Configure forwarders with outputs.conf
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Configure forwarders with outputs.conf
The outputs.conf file is unique to forwarders. It defines the forwarder configuration. Except for a few basic configurations available through Splunk Web or the CLI, all forwarder configuration takes place through
outputs.conf. The topics describing various topologies, such as load balancing and data routing, provide detailed examples on configuring
outputs.conf is the critical file for configuring forwarders, it specifically addresses the outputs from the forwarder. To specify the inputs to a forwarder, you must configure the inputs separately, as you would for any other Splunk instance. For details on configuring inputs, see Add data and configure inputs in this manual.
Create and modify outputs.conf
There is no default
outputs.conf file. When you enable a forwarder through Splunk Web or the CLI, Splunk creates an
outputs.conf file in the directory of the currently running app. For example, if you're working in the search app, Splunk places the file in
$SPLUNK_HOME/etc/apps/search/local/. You can then edit it there.
To enable and configure a forwarder without using Splunk Web or the CLI, create an
outputs.conf file and place it in this directory:
A single forwarder can have multiple
outputs.conf files (for instance, one located in an apps directory and another in
/system/local). To understand how to manage multiple
outputs.conf files, see Configuration file precedence in this manual. No matter where the
outputs.conf file resides, it acts globally on the forwarder (bearing in mind the issue of location precedence, as described in Configuration file precedence). For purposes of distribution and management simplicity, you might prefer to maintain just a single
outputs.conf file, keeping it resident in the /system/local directory.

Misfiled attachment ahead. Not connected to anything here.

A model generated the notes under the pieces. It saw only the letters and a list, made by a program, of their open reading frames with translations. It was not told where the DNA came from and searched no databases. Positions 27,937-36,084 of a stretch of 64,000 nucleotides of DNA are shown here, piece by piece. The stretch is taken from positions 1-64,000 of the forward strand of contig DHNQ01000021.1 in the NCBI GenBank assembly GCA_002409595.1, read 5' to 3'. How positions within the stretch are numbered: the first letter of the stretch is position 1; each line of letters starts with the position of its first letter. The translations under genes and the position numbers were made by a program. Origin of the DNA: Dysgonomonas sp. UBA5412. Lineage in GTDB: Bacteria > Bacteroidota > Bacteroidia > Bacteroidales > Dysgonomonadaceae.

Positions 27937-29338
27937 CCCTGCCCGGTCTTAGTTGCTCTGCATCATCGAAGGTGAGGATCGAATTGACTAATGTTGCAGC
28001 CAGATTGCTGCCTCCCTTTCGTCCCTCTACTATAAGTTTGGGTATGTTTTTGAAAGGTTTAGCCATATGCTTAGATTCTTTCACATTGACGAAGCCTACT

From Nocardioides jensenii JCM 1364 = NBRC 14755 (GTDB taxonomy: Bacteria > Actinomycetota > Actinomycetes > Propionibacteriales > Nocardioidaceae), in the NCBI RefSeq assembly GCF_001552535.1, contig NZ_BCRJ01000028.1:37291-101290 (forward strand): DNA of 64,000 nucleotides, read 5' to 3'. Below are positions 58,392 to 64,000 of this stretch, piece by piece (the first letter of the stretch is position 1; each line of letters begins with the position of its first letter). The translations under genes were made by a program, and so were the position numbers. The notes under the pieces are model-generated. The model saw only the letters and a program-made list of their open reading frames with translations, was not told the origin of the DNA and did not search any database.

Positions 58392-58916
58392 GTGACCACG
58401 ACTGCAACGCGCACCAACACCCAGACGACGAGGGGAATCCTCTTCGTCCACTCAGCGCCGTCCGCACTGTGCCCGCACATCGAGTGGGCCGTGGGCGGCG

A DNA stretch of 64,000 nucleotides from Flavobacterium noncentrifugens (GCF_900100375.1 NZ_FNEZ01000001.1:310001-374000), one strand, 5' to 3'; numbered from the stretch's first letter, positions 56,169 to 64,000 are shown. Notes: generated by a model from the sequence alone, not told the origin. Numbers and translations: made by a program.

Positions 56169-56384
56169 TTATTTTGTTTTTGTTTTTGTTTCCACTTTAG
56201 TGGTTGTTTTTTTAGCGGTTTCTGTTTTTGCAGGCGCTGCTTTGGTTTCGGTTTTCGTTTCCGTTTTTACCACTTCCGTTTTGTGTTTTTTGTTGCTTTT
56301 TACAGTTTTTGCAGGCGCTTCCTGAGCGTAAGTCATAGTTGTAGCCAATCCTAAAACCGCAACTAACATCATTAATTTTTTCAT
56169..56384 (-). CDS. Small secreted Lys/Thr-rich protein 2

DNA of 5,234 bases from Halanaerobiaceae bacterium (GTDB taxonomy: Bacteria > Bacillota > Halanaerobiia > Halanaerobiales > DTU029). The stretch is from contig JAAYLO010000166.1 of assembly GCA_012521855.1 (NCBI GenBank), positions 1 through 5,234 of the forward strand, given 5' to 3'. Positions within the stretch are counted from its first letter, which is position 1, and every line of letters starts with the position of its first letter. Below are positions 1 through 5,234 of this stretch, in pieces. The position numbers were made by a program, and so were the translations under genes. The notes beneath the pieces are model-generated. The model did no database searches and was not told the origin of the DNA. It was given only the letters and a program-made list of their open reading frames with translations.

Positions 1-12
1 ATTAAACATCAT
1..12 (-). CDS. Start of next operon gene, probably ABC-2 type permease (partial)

After making changes to
outputs.conf, you must restart the forwarder for the changes to take effect.
$SPLUNK_HOME/etc/system/README/ for guidance and a template to use when creating or modifying
You can configure output processors at three levels of stanzas:
- Global. Here, you specify default target groups, as well as certain settings only configurable at the system-wide level for the output processor.
- Target group. A target group defines settings for one or more receivers. There can be one or more target groups per output processor. Most configuration settings can be specified at the target group level.
- Single server. You can specify configuration values for single servers (receivers) within a target group. This stanza type is optional.
Configurations at the more specific level take precedence. For example, if you specify
compressed=true for a single receiver, the forwarder will send that receiver compressed data, even if
compressed is set to "false" for the receiver's target group.
A target group allows you to configure where and how Splunk will send data. Target groups do not control which events will be forwarded. For tcpout routing, events will be sent to all defined tcpout target groups by default, unless defaultGroup is set.
Here's the basic pattern for the target group stanza:
[<output_processor>:<target_group>] server=<server1>, <server2>, ... <attribute1> = <val1> <attribute2> = <val2> ...